Main Entry Reveal - Painted Trim, Wainscoting and Stair Railing!
Updated: May 16, 2021
This has for sure been one of our biggest paint transformations to-date - painting the wainscoting, trim and staircase to modernize the main entry of our home! We've been working on this space since the start because, while it had a lot of potential, the size, scale and quantity of oak trim really made this space feel heavy. If you're new here, you'll want to get caught up to see it in action. We shared how we picked out our paint colors on this blog post, then we started painting trim which you saw on this post, and we revealed the before and after painting photos of all of the main areas of our house on this post. We updated the wall sconces here. But for a quick look, here's what it looked like before we moved in: 2000s oak in all its glory. Or like I so lovingly say - orange on orange on orange.
After a coat of fresh paint on the walls and upper level trim, and installing the new wall sconces, I thought that would help settle my soul a bit longer than it did, but after sitting in the house all winter, I decided I wanted to keep painting.
Painting Stairs, Trim and Wainscoting
Like before, with this big trim, I had my favorite painter do it because I knew this would require a professional finish. There are jobs I'm willing to tackle as you'll see below, and others that I feel like my money is better spent on. The tape job alone on here was worth it. You'll see how detailed he got up the stairs! We continued with the same color we started with on upstairs trim - White Flour by Sherwin Williams after a coat of oil-based primer.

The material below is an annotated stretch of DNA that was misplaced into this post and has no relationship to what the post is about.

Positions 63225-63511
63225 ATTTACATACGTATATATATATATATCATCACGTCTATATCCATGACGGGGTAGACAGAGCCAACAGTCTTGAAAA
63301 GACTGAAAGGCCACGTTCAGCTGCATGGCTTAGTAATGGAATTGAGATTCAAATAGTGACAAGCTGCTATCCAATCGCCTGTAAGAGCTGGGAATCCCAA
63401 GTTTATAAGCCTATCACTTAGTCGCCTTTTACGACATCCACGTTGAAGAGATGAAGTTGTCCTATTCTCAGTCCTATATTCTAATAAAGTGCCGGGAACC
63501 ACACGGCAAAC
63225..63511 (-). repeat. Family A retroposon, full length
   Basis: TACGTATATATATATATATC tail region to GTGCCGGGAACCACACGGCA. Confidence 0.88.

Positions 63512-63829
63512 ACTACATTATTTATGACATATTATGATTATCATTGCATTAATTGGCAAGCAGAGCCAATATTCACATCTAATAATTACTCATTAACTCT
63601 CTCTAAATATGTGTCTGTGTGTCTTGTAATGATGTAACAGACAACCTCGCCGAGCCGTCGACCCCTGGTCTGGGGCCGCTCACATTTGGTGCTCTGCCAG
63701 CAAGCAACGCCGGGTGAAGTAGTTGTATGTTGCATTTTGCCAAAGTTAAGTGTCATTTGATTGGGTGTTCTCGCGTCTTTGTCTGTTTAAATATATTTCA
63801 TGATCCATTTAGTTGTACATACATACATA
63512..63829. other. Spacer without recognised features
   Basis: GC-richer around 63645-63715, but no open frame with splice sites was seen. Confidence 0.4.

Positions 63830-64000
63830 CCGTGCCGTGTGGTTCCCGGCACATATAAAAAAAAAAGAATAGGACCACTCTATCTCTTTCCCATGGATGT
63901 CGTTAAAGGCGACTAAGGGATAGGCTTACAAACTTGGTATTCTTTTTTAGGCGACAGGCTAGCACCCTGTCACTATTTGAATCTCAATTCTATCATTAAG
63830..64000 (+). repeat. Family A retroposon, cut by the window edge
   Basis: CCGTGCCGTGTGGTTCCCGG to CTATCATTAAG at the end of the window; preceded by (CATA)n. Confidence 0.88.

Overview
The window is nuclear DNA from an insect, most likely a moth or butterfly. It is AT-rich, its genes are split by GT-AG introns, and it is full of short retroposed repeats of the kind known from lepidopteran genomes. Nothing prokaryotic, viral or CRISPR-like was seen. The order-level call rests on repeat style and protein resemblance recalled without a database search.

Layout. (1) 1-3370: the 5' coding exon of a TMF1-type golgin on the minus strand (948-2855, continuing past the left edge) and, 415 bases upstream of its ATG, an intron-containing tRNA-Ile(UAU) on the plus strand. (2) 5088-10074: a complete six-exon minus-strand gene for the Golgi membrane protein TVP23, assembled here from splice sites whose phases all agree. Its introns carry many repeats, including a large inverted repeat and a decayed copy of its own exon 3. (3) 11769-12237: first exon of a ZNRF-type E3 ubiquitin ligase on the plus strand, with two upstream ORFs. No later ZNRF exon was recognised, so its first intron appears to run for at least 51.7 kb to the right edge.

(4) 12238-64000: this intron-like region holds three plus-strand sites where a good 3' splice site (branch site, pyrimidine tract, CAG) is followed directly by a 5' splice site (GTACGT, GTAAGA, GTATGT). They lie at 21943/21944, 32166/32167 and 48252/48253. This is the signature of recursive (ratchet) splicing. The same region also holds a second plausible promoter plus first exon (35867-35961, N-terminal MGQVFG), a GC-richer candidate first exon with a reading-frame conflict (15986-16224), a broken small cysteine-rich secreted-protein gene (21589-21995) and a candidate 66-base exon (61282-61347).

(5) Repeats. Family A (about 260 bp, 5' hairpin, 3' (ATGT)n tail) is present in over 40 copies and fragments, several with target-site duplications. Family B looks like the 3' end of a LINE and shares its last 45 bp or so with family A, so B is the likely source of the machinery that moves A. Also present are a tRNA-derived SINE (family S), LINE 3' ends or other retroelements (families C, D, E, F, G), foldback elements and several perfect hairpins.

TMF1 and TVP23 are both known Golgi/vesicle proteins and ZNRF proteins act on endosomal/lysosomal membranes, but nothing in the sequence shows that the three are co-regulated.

I know many wood purists think painting wood loses the detail, but I love what the paint does to bring out the different layers of the wainscoting. You can see up the stairs above that we took the railing down to make painting easier. While the railing was down, I rolled right into what has been personally my biggest project...
Staining the Stair Railing and Bannisters
I talked Zach into taking the kids to grandma's for a weekend, which is exactly how much time this project took... literally the whole weekend working long days. With the smell of stain and need for ventilation, plus the mess, and concentration needed, this is not a project that would have been completed that quickly with kids running around. It would have probably taken more like a week and two weekends to get done if I had to do it in short bursts like I usually have to DIY.
To prep, I carefully taped off the top of each spindle and anywhere the banister met the wall or floor. I also put some painters paper along the top to help catch drips and used a canvas drop cloth to shield the carpet. My goal was to NOT to have to write a blog about how to get stain out of carpet.
To start, I removed all hardware I could, did a light sanding with a 220 grit sandpaper block and wiped all dust off with a microfiber cloth.
STAINING THE RAILING AND BANNISTER